Pale Fire: Novel Summary: Canto Four

Shade writes of his method of composition. There are two ways to write: sitting with pen and paper or thinking about the poem while doing something else. The second way is much more frustrating because he must keep the ideas in his head, along with the meter, the rhyme, and the plan for the rest of the poem. However, when sitting and writing, his best ideas often come when he puts down the pen. Although writing when going about his life is the most frustrating way, his muse follows him everywhere while he is composing, and he writes of getting inspiration while shaving.
Writing and poetry help him to make some sense of his life. If he can create order of his jumble of ideas, fitting them into a set meter, he can create some order and sense in the confusion of events that is life.It gives him some control and the capacity to make sense of his existence.
Many poets have written of using poetry to make sense of life, but it is poignant that he is writing this in a poem about the death of his daughter. He is creating this poem to help him make sense of an event that is so painful and meaningless to him. It allows him to put his daughters life and death into some perspective.
Kinbotes commentary is an eerie parallel, as it makes sense of the death of Shade. Shade writes that “I am reasonably sure that I/Shall wake at six tomorrow, on July/The twenty-second” (lines 979-81). As the reader already knows from Kinbote, he will not wake because he is about to be murdered.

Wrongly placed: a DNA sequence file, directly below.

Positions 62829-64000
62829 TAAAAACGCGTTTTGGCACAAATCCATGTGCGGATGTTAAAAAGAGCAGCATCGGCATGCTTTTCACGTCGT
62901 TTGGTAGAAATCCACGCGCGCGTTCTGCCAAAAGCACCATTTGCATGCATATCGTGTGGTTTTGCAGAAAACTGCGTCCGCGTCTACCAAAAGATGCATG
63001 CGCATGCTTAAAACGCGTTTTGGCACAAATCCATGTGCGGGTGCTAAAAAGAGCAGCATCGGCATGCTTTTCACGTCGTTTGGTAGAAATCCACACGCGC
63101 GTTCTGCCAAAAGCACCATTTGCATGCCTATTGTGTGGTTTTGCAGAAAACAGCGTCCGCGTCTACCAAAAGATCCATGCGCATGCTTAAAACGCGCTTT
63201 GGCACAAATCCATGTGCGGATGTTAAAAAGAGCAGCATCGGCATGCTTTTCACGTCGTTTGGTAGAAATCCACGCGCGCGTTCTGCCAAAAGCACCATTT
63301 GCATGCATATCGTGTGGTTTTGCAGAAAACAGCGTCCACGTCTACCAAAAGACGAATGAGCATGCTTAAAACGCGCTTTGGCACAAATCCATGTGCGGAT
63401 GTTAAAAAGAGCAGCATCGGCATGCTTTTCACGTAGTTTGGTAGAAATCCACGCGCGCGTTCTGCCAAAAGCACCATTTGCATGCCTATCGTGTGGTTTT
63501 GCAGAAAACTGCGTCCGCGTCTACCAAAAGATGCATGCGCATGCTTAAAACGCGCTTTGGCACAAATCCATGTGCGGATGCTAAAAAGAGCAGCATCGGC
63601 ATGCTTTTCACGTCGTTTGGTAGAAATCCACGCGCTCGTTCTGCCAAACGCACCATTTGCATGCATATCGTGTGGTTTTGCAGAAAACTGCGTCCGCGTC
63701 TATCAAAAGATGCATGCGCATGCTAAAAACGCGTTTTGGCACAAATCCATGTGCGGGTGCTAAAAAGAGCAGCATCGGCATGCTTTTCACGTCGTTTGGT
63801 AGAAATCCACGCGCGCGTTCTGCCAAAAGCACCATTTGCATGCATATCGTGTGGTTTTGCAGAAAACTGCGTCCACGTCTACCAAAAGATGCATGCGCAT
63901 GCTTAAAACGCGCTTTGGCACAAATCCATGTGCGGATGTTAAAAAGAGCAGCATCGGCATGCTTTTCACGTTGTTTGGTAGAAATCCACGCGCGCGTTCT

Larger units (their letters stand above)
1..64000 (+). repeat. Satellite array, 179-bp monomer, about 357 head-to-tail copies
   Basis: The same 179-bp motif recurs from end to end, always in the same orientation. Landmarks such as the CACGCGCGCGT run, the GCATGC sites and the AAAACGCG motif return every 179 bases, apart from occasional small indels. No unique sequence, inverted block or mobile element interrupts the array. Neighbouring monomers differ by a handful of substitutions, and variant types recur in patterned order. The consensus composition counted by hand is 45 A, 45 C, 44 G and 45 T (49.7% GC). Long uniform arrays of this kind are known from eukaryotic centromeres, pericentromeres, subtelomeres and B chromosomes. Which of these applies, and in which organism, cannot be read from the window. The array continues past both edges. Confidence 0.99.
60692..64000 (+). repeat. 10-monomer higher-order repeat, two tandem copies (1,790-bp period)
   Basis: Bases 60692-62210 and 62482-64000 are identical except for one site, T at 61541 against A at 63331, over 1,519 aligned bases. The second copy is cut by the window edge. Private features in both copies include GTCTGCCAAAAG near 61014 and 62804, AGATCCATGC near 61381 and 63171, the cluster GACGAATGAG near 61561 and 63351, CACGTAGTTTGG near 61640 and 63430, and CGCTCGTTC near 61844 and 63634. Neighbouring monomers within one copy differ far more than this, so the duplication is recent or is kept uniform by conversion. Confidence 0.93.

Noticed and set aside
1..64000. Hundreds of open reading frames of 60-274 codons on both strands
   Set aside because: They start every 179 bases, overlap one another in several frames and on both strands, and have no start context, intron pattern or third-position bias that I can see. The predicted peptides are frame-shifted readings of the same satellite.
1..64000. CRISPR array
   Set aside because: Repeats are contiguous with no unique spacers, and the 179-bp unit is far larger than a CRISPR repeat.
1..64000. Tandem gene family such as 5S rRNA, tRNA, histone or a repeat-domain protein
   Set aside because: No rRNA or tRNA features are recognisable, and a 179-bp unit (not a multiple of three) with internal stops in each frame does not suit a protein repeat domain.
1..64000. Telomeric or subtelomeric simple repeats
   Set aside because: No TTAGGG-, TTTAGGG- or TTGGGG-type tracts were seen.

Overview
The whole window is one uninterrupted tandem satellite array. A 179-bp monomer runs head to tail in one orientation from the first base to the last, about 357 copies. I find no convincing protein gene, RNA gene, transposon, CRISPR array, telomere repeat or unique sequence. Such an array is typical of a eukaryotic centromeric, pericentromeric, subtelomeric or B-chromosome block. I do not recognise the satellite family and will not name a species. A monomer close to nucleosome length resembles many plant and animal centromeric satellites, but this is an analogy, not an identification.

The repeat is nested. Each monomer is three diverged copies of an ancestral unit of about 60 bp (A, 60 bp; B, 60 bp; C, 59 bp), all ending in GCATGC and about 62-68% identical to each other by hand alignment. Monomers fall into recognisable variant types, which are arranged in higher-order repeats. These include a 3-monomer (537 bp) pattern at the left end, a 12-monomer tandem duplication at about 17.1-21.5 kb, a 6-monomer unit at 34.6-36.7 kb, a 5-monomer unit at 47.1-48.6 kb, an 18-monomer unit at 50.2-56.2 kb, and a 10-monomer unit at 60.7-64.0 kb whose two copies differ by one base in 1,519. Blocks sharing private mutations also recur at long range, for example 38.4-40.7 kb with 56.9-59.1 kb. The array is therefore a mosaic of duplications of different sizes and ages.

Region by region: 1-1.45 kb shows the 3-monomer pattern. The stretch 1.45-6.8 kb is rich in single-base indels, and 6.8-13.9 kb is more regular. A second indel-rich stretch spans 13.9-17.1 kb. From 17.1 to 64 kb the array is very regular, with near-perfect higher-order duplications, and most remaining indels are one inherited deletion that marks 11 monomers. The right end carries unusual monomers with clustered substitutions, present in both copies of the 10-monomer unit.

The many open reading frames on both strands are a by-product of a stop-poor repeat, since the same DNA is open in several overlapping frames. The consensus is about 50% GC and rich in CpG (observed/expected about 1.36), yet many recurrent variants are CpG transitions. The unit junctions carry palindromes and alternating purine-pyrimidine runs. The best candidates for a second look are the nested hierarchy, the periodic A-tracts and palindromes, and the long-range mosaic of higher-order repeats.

Notes to Canto Four
Notes to Lines 835-838, 841-872, 873, 887-88
Kinbote asserts that he had a close and familiar relationship with the poet, even though he is fairly critical of the poem itself.
Kinbotes adulation for the poet and criticism of the poetry seems to be a defensive move to cover his hurt feelings at Shades rejection of him.
Notes to lines 894 and 895-99
People around town or campus often told Kinbote how much he resembles Charles the Beloved. Once in the Faculty Lounge, a visiting German lecturer kept pressing the resemblance. Shade tried to dismiss the topic.
Either Kinbote imagined these conversations as a result of his feelings of persecution or he turned other conversations around in his head and imagined they were talking about his kingship. It is also possible people really did tell him he looked like the king to goad him on, knowing about his delusions.
This note contains an additional clue that Botkin and Kinbote are the same man. One professor says to him: “I was under the impression that you were born in Russia, and that your name was a kind of anagram of Botkin or Botkine?” (267). That Kinbote is Russian explains so many of his comments about Russia. He keeps speaking of how Russia used to be an admired place in Zembla, but that was the old, monarchist Russia. The new, communist Russia is degraded in his eyes. A Russian in the United States just after the McCarthy era would justly feel persecuted and so it is not surprising that Kinbote makes up a whole identity that shuns his Russian past, as well as the entire Russian Revolution.